Donald Trump continues to publicly insist that the US election result is premature and has repeatedly said he will fight in court. And according to four Trump advisers, the president and his team have already mapped out their plan of attack.
Speaking to Axios, the Trump campaign team said it plans to "brandish obituaries" of people who are dead but supposedly voted. The obituaries for those who apparently cast ballots for Joe Biden will form part of "specific pieces of evidence" in Trump's court battle to delegitimise the election results. Trump's team is yet to provide any evidence of voter fraud and corruption related to the US election and their claims are all unsubstantiated.
The President's potential fight in the Supreme Court to dispute Biden's presidential election win is shaping up to be a brutal battle, but two sources have told Fox News that Trump would concede and execute a peaceful transfer of power if the legal challenges can't change the election outcome.
Minutes after US media declared Biden the victor, the President rejected their conclusion, saying he would prove in court that he was the winner. "The simple fact is this election is far from over," Trump said in a statement. "Legal votes decide who is president, not the news media."
The President and his supporters believe they have a chance with their legal battles primarily because of the election battle between Al Gore and George Bush back in 2000, which rested on a recount in one state: Florida. With Bush ahead by just 537 votes in the Sunshine State, and with problems with the state's punch-card ballots, the Gore campaign sought a statewide recount. The Bush campaign appealed to the US Supreme Court, which ultimately ruled to block a full recount, handing Florida – and the election – to Bush.
Experts say such lawsuits are only practical if focused on a real problem and the vote gap is narrow. In states disputed by Trump, such as Pennsylvania, the vote count is much wider. Professor Richard Hasen, an election law expert at the University of California, said: "Trump's litigation strategy is going nowhere. It is not going to make a difference to the election outcome."
If a campaign or candidate sues over state regulations, they have to first exhaust their options in the state justice system before heading to federal court and the US Supreme Court. By piggybacking on the existing ballot extension case, the Trump campaign has raised its chances of reaching the high court.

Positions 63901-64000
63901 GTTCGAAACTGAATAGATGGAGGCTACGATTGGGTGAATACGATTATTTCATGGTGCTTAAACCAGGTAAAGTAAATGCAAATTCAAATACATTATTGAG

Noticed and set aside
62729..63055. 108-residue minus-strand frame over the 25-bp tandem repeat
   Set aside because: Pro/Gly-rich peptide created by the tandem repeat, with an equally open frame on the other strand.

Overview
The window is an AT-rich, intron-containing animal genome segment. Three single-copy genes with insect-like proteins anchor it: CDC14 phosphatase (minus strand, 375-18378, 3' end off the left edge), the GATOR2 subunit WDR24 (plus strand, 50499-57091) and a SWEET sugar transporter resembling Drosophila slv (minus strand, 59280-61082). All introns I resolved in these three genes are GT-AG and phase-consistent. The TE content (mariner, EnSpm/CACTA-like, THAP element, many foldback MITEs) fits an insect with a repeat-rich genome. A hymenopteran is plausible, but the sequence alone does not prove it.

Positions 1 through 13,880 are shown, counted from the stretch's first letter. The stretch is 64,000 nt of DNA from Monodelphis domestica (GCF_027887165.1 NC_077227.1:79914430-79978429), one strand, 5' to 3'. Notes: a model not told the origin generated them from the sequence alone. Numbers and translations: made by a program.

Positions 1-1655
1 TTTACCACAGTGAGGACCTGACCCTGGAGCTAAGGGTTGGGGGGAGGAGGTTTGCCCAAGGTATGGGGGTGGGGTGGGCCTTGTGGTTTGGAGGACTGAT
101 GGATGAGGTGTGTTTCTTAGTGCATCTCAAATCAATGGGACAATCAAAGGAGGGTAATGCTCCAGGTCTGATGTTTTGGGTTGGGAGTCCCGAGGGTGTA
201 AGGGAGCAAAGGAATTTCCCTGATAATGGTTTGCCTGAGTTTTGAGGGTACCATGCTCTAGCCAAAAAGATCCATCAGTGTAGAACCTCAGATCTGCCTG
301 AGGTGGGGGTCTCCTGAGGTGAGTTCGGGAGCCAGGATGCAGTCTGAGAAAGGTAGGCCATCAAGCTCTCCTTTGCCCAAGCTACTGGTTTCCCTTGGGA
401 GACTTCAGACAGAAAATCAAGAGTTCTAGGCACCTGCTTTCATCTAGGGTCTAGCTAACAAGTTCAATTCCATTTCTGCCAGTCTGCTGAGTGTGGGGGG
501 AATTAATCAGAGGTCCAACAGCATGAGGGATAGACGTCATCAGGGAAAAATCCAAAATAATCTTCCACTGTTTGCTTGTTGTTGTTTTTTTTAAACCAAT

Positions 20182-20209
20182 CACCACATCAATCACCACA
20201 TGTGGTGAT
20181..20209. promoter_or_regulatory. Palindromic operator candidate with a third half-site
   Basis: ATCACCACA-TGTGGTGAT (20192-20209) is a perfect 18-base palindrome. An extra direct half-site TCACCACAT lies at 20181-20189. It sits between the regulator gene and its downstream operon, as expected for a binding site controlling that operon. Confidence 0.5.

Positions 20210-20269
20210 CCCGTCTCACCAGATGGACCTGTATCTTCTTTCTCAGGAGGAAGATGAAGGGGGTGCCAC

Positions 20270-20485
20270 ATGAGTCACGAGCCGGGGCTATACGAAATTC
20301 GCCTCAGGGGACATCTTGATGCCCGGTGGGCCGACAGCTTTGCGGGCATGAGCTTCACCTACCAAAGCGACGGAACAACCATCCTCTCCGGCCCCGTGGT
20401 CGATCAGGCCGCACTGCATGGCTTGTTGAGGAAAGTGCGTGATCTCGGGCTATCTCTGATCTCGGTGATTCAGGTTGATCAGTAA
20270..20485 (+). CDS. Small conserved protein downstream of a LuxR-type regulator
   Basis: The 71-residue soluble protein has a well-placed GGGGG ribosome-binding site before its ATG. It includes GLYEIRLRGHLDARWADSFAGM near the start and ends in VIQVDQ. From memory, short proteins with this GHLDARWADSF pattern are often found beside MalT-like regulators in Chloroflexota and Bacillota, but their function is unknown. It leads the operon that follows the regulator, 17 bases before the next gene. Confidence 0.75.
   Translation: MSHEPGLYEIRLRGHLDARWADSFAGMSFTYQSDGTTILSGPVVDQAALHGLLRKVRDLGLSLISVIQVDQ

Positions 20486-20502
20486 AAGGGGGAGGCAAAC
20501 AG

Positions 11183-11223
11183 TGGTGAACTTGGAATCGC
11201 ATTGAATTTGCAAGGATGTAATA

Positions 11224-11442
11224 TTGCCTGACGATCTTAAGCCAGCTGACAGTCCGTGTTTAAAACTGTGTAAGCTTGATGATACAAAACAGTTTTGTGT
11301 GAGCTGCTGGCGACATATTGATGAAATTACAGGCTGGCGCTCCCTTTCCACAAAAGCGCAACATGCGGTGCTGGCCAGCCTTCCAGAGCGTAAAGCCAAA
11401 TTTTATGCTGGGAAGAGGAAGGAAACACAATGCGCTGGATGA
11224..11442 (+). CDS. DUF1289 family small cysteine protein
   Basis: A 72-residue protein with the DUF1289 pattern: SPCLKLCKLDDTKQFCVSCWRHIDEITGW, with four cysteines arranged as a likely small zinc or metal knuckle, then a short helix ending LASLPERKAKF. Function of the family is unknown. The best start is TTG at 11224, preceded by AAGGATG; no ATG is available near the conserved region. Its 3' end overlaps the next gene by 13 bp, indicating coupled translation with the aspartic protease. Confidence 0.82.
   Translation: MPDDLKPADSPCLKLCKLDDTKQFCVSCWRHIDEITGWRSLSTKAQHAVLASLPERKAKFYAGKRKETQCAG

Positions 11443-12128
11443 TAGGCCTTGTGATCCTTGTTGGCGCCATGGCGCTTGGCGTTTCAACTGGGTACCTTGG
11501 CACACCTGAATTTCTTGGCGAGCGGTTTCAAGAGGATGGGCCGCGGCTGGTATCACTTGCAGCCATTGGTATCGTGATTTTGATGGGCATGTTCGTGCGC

A case would put the political leanings of the court's six conservative and three liberal justices in the spotlight – especially on Amy Coney Barrett, who joined the court only last month after being nominated by Trump and receiving a fast-tracked confirmation hearing from Republicans in the Senate. Trump said he rushed her appointment in part so she could be in place to hear any election cases.
But since the 2000 election, the Supreme Court has been cautious about getting involved in voting matters that are decided by states, aware that it risks its standing as an independent body - especially since it effectively handed the presidency to Bush 20 years ago.
Trump campaign communications director Tim Murtaugh earlier tweeted photos of the campaign's headquarters – covered in a photoshopped article from 2000 claiming Al Gore had won the presidency. The tweet, which has since been deleted, read: "Greeting staff at @TeamTrump HQ this morning, a reminder that the media doesn't select the President." Washington Post fact-checker Glenn Kessler found the real version, which shows the opposite – that Bush won.
The Trump campaign lawsuits attack a unique aspect of the 2020 election – that millions of voters cast mail-in ballots because of the coronavirus pandemic. The Covid-19 threat forced states to promote mailed ballots and change rules on how they would be collected, verified and tabulated. That included extending the periods for receiving ballots, due to an overburdened US Postal Service, adding time for vote counting. The Republicans say some of those changes were decided or implemented improperly and in ways that favour Democrats.
In Pennsylvania, the Trump campaign said it would join an existing Republican suit over the state's deadline extension for receiving mail-in ballots. The Pennsylvania Supreme Court ruled the extension legal, but the US Supreme Court has still declined to get involved. If successful, they have the potential to disqualify tens of thousands of ballots that arrived after November 3.
In one respect, Trump is right: Legal votes do indeed decide who becomes president. The election is not truly over until each state formally certifies its vote, and this will take place over the coming weeks. But with nearly all the 150 million-plus ballots counted, he simply does not have enough votes in the Electoral College that formally chooses the president, US media collectively concluded on Saturday.
It's highly unlikely the Supreme Court would move to overturn election results with most states recording thousands of extra votes for Biden. The Trump campaign's legal team are in for an uphill battle.